By Bruce H. Wolk
The presentation ceremony of the Distinguished Flying Cross to copilot Loren Millard at Wright Patterson Air Field in Dayton, Ohio. From left to right: General Janet Wolfenbarger; Harvey Horn’s wife, Minverva Horn; Harvey Horn; and three of Millard’s four children, Norma Stefanik, William Millard and Kenneth Millard.
On March 20, 1945, Harvey Horn, a Jewish flight officer from Brooklyn, N.Y., was navigating the bomber dubbed “Pretty Baby’s Boys.” The plane, on its way to bomb railroad yards south of Vienna, Austria, was hit by flak over Zagreb, Croatia. The engines began to fail, and the plane began to sputter out of control. Pilot John Lincoln and copilot Lorin Millard wrested control of the bomber as it came in over Fiume at just 500 feet. Anti-aircraft batteries opened up on them. The pilots ditched the bomber under fire into Kvarner Bay, Yugoslavia, at 100 miles per hour, saving the lives of all 10 crewmembers. Their feat would go unrecorded and unappreciated. Yet for Horn, there remained the nagging feeling that something had to be done to honor his pilots. The feeling did not diminish with time. B’nai B’rith Magazine recently interviewed Horn about his efforts to get his pilot and copilot the recognition they deserved.
BBM: When did you realize the pilot and co-pilot needed to be honored?
Horn: I always believed that any pilot who ditched a plane and saved lives should be awarded a medal. Years ago, our tail gunner Sergeant Louis Brown, asked me to put in a medal for the crew. I replied, “Why? We didn’t do anything. John and Lorin should be awarded the DFC (Distinguished Flying Cross) for what they did to save our lives.” I also told him that I wasn’t high enough in the chain of command. Only John, who had passed away by then, or Lorin could have initiated the application. By then, Lorin was about 88. He had no interest in pursuing this claim.
BBM: Then why did you feel responsible to start the process?
Horn: Simply, they were my heroes. Then on Jan. 15, 2009, Capt. Chesley “Sully” Sullenberger magnificently landed his U.S. Airways jet into the Hudson River. I said to my wife that my guys did the same thing but in a B17, under fire, that had a ball turret sticking out of the bottom. Then and there, I made up my mind to apply for the DFC for John and Lorin.
BBM: Was it difficult to make the application?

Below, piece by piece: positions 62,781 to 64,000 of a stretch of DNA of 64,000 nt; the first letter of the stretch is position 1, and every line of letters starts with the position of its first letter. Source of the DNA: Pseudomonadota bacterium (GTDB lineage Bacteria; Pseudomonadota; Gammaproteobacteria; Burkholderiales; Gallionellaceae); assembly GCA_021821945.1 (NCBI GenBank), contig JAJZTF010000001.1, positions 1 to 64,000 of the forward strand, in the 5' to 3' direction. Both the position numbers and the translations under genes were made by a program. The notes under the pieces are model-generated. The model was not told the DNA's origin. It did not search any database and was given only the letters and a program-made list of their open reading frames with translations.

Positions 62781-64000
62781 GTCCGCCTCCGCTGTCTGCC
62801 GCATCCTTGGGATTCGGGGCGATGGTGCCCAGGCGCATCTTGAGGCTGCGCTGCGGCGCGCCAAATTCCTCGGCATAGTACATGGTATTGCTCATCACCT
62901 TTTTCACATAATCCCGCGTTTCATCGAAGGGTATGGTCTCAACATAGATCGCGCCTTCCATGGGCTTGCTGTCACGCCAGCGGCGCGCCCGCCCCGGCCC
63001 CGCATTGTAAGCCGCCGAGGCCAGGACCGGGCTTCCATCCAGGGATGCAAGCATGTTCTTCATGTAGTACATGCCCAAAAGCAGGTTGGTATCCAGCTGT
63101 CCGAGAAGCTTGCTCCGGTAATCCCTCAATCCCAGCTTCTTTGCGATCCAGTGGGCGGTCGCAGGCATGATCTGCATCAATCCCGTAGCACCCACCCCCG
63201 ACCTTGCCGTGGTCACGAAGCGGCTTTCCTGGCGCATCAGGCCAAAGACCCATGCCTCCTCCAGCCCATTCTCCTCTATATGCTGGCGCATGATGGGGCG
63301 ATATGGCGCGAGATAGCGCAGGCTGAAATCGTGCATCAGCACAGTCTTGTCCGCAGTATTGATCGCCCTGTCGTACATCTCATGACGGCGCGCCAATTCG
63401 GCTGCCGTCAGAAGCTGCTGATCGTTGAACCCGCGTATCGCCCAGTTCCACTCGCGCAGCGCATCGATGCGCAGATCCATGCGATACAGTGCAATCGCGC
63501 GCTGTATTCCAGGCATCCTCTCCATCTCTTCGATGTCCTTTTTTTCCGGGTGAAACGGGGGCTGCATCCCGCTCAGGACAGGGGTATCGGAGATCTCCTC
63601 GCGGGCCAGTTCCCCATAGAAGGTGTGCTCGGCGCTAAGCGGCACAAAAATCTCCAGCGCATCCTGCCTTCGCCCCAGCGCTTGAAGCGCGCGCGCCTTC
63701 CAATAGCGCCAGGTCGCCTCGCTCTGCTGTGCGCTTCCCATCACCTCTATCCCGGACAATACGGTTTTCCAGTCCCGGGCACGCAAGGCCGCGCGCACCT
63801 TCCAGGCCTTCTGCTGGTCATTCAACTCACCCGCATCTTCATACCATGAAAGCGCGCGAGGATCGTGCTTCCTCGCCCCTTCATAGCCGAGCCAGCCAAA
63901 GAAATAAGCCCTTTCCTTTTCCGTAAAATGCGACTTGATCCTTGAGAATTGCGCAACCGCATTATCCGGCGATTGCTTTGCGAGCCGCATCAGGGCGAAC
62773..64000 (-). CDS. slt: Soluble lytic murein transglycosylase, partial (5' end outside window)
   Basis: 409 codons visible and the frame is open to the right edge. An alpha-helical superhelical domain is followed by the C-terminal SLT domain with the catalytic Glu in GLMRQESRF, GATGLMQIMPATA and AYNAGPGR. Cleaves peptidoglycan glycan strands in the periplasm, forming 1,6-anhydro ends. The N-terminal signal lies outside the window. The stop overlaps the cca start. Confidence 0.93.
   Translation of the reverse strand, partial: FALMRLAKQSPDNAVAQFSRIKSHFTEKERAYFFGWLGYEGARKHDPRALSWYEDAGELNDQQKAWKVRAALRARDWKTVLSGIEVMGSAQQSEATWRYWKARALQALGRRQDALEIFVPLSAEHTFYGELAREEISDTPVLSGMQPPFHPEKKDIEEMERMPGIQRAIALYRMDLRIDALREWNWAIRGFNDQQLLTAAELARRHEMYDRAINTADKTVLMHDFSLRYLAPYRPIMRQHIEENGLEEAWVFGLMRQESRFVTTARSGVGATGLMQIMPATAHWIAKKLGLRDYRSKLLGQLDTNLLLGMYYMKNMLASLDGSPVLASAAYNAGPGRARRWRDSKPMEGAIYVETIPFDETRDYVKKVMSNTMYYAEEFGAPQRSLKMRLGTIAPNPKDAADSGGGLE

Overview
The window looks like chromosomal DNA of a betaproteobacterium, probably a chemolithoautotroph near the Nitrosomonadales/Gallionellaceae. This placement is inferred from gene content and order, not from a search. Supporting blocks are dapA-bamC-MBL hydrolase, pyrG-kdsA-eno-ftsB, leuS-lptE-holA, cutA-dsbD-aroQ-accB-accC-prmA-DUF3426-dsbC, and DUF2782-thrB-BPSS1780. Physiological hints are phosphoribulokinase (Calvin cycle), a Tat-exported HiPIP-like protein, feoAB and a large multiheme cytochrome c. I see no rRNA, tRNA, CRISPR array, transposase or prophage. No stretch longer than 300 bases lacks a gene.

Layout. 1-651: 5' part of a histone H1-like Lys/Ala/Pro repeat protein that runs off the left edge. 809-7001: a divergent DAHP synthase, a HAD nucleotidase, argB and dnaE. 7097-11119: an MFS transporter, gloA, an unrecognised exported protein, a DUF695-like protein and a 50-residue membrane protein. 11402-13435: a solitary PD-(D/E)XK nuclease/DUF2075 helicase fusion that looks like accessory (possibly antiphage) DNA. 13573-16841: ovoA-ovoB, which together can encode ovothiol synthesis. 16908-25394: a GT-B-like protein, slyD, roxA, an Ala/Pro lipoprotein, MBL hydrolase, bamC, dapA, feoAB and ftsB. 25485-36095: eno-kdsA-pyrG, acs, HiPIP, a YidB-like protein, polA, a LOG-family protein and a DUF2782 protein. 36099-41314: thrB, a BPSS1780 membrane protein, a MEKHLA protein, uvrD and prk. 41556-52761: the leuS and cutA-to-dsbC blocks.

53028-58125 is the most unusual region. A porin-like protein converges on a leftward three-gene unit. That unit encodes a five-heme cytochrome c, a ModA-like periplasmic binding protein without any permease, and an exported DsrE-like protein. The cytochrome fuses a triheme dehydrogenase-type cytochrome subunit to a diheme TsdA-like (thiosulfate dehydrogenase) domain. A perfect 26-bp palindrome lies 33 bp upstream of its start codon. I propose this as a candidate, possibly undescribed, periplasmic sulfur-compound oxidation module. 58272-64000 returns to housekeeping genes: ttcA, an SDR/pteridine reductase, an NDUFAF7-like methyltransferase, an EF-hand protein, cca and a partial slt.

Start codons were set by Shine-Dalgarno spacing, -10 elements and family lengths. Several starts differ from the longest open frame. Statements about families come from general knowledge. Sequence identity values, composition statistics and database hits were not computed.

Horn: First, I was told that the cut-off date for WWII commendations was May 1951, and I almost quit; I then learned the rule was rescinded in 1996 to a case-by-case basis. Nevertheless, I started by writing to Secretary of the Air Force Michael B. Donley, then to the senators and congressmen from my state of New York, and then Ohio and California, Lorin and John’s home states. One of my roadblocks was that someone of higher rank than I needed to have first-hand knowledge of the ditching. As it turned out, the only eye witnesses I had were two local kids in Fiume, Italy.
BBM: How did you learn this?
Horn: In 2007, my wife and I visited Rijeka. Incredibly, the travel agent had a cousin, Stelio Vranicich, who was nine years old at the time and saw the crash landing. Also, there was a 12-year old boy, Ivo Simonic, who was standing next to two SS officers. One of the officers said to Ivo, “The pilot must be very efficient and competent and have great skill.” They remembered that day with great accuracy. Stelio Vranicich, now 74, wrote a letter on behalf of the pilots that I submitted as part of the application.
BBM: Was anyone else helpful to you during the process?
Horn: The offices of New York Senator Chuck Schumer and Ohio Congressman Tim Ryan were particularly helpful. They wrote letters of support. The real breakthrough came when I called the Air Force Review Board and spoke with former Sgt. Raymond Diaz, chief of intake analysis. He helped me fill out all the proper forms. I also gave Ray information on contacts for John and Lorin’s families. I pleaded for the process to be expedited as Lorin was dying of cancer. (Lorin died July 9, 2011.)
BBM: Despite your hard work, the first application was rejected.
Horn: They said my story had inconsistencies. They said we weren’t hit by flak, but that the engines were pulling too much power, an engine malfunction. Incredibly, the tail gunner was awarded the Purple Heart from being hit by a piece of flak on that same mission. Sergeant Stover, the radio operator, wrote that they were hit by flak in his story for the 772nd Bomber Group history book. Then the review board said I wasn’t under John’s command. That was obviously incorrect. Nevertheless, it was rejected.
BBM: But then it was reversed?
Horn: Yes, a letter submitted by Louis Brown, my fellow crewmember who had been hit by flak, was not previously considered by the Air Force Review Board. Therefore, the board reviewed the entire application process. Surprisingly, on March 16, 2012, Ray called and said the board reversed its findings. John and Lorin would be awarded the medal. I was literally brought to tears and walking on air. John Lincoln’s family declined a presentation and had the medal sent to them. The Millard family was informed the presentation could be made at Wright Patterson Air Field in Dayton, Ohio.
BBM: How many crewmen remain from Pretty Baby’s Boys?
Horn: I believe I am the last.
BBM: You told me that you were the only Jewish airman on the crew. We are taught tikkun olam, to help heal the world. Do you feel you performed such an act?
Horn: In a way, yes. These two men made a difference for all of us. I would not have lived my life; none of us would have lived our lives. I’m persistent. I believe that if something is doable, I find a way to do it. I stayed with it.
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